In both cases, cells get the message to divide. “In cancer, the cells transform and continue to proliferate. It’s impossible, though, for mature neurons to divide. When they are prompted to divide by abnormal signals, the only possible outcome is apoptosis or cell death,” which is characteristic of Alzheimer’s, Driver said.
Two proteins in particular, p53 and Pin1, play key roles in the pathophysiology of both diseases. For Pin1, which plays a role in cell cycle control and protein folding, “if the protein level is too high, it causes cancer; if it’s too low, it seems to cause Alzheimer’s,” Driver told U.S. Medicine.
Screening might account for some of the positive association with several of those cancers.
Melanoma, prostate and colorectal cancers “are cancers for which we actively screen people, particularly in the VA system,” Driver said. “There may be a diagnostic bias. Maybe if you have a positive screen for one disease, you are more likely to be screened for another and have a lower threshold for picking up that disease than would occur otherwise. Many of these cancers detected through screening would not have developed clinically significant symptoms.”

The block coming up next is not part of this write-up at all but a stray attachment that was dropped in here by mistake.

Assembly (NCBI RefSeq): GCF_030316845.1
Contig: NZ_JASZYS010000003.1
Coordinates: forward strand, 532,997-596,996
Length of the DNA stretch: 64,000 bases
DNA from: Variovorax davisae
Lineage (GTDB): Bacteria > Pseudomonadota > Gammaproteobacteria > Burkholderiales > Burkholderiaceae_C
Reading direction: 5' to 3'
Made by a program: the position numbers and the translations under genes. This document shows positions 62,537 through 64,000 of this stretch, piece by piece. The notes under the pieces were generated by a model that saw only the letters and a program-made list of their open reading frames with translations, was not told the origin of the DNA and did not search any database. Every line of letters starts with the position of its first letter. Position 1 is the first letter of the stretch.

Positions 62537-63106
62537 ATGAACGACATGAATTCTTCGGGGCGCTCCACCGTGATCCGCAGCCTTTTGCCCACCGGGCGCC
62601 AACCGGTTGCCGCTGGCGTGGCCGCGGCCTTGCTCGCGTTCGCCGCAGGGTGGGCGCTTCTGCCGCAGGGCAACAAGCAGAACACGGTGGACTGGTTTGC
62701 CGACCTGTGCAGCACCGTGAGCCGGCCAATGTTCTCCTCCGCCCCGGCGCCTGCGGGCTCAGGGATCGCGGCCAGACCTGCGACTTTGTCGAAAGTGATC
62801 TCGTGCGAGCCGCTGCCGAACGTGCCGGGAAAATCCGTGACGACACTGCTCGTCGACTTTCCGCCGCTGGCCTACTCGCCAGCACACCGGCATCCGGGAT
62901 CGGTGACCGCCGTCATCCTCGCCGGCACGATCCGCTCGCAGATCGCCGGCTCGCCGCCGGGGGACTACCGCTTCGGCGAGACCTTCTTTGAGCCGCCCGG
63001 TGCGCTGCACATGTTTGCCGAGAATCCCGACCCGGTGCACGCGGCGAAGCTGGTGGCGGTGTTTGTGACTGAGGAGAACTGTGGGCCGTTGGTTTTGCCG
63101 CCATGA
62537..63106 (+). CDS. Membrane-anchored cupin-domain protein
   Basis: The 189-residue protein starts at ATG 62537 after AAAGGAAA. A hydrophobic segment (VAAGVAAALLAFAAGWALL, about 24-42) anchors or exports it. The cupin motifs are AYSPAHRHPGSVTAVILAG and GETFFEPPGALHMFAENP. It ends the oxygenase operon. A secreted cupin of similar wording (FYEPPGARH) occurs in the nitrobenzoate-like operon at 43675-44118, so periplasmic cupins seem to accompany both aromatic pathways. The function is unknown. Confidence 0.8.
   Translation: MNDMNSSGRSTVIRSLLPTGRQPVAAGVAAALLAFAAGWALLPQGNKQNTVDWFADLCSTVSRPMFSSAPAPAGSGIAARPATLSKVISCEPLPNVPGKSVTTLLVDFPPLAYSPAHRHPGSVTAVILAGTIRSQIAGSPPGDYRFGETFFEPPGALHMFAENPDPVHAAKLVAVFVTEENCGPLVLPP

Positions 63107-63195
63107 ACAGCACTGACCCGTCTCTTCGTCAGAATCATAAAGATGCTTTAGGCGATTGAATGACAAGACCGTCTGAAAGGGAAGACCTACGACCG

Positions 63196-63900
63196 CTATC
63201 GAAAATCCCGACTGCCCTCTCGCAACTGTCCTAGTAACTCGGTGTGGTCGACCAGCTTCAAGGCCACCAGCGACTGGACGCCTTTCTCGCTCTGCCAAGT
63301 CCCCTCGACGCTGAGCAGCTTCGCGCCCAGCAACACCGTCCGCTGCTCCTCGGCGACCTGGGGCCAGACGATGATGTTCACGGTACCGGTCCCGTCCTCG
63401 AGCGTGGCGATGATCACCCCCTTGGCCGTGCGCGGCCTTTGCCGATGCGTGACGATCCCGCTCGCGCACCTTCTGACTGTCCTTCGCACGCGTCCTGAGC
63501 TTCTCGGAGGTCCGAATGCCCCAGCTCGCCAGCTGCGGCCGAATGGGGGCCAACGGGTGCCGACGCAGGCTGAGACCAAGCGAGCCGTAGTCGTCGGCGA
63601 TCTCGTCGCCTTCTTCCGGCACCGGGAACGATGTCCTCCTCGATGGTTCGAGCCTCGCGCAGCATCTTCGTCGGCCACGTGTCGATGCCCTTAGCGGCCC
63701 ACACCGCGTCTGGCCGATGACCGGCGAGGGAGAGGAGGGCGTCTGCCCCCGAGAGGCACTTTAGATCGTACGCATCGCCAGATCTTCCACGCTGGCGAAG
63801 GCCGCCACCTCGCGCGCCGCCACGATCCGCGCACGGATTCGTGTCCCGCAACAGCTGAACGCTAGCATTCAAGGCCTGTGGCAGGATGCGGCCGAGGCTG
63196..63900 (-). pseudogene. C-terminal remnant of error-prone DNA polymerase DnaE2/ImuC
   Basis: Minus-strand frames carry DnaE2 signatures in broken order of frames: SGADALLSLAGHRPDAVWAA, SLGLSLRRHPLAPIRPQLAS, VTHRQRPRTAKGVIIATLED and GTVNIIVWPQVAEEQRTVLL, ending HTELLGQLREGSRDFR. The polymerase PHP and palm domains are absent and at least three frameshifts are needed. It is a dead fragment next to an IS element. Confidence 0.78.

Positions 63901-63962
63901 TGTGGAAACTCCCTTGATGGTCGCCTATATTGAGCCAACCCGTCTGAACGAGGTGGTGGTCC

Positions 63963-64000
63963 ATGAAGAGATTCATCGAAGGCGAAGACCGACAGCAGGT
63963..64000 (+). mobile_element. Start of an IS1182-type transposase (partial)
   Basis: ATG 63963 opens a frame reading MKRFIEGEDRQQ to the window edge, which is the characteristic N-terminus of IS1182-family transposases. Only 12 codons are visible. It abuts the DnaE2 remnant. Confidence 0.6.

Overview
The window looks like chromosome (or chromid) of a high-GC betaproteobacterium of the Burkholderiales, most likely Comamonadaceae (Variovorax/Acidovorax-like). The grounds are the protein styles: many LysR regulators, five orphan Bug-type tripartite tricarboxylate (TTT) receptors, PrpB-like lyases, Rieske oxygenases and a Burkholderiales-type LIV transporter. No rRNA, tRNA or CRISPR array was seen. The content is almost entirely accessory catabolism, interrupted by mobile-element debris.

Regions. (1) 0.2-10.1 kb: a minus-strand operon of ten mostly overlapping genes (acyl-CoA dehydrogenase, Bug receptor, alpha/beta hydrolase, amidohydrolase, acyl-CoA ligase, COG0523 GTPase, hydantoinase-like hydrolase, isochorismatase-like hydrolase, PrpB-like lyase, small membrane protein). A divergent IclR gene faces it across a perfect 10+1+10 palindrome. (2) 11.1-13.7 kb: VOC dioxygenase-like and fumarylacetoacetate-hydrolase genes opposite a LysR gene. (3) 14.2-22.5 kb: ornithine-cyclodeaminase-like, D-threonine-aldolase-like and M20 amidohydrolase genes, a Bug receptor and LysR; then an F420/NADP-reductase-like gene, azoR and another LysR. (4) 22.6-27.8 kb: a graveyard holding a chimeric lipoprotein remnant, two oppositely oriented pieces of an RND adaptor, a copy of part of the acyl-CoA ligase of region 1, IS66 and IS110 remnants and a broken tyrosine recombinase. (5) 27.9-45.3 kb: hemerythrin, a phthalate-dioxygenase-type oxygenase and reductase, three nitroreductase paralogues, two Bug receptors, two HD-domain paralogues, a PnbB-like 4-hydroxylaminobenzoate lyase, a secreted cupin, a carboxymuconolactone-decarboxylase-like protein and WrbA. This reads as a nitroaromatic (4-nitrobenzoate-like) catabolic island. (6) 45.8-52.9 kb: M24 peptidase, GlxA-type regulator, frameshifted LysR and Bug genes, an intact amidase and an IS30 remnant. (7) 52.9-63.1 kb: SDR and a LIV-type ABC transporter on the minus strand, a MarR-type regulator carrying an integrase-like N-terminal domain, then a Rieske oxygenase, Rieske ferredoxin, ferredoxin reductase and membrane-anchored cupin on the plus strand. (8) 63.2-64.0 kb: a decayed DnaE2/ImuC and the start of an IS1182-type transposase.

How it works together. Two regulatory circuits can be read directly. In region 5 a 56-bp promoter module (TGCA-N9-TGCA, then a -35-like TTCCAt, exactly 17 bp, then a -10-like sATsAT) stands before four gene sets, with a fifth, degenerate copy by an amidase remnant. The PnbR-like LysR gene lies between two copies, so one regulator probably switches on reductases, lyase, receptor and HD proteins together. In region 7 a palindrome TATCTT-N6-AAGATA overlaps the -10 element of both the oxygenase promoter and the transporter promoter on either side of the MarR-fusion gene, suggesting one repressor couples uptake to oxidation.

The treatment regimen for cancer also affects AD risk. Chemotherapy lowered AD risk by 20% to 45% for all cancers except prostate, while radiation treatment did not decrease Alzheimer’s risk.
Looking at all the patients with a history of bladder cancer who received radiation only, for instance, does not show any reduced risk of AD, but patients who have had bladder cancer treated with chemotherapy decrease their risk of AD by 45%. In hematologic cancers, patients who received radiation have a 5% reduced risk of AD; for those who had chemotherapy, the risk declines by 22%. Lung cancer shows the greatest treatment-based difference: a hazard ratio of .98 for radiation versus .75 for chemotherapy.
“If cancer treatments are able to stop neurons from trying to divide, that could protect them from Alzheimer’s,” Driver said. In addition, she said, some common cancer drugs stabilize the microtubules in neurons that break down in AD, while others prevent tau from sticking to itself and even dissolve tau tangles, another characteristic of Alzheimer’s.
Driver noted that the research presented at AICC was not a clinical trial.
“This was an observational study taking advantage of a really large database to generate hypotheses about what role cancer might play in preventing or treating Alzheimer’s. In future research, we’ll be able to go into more detail and have information on the exact drugs that patients received,” she said.
1. Frain L, Swanson D, Betensky R, Cho K, Gagnon D, Kowall N, Ping Lu K, Gaziano JM, Driver J. A Reduced Risk of Alzheimer’s Disease Is Associated with the Majority of Cancers in a National Cohort of Veterans. AICC 2013. Proposal 38434. July 16, 2013.
2. Driver JA, Beiser A, Au R, Kreger BE, Splansky GL et al. Inverse association between cancer and Alzheimer’s disease: results from the Framingham Heart Study. BMJ 2102;344:e1442.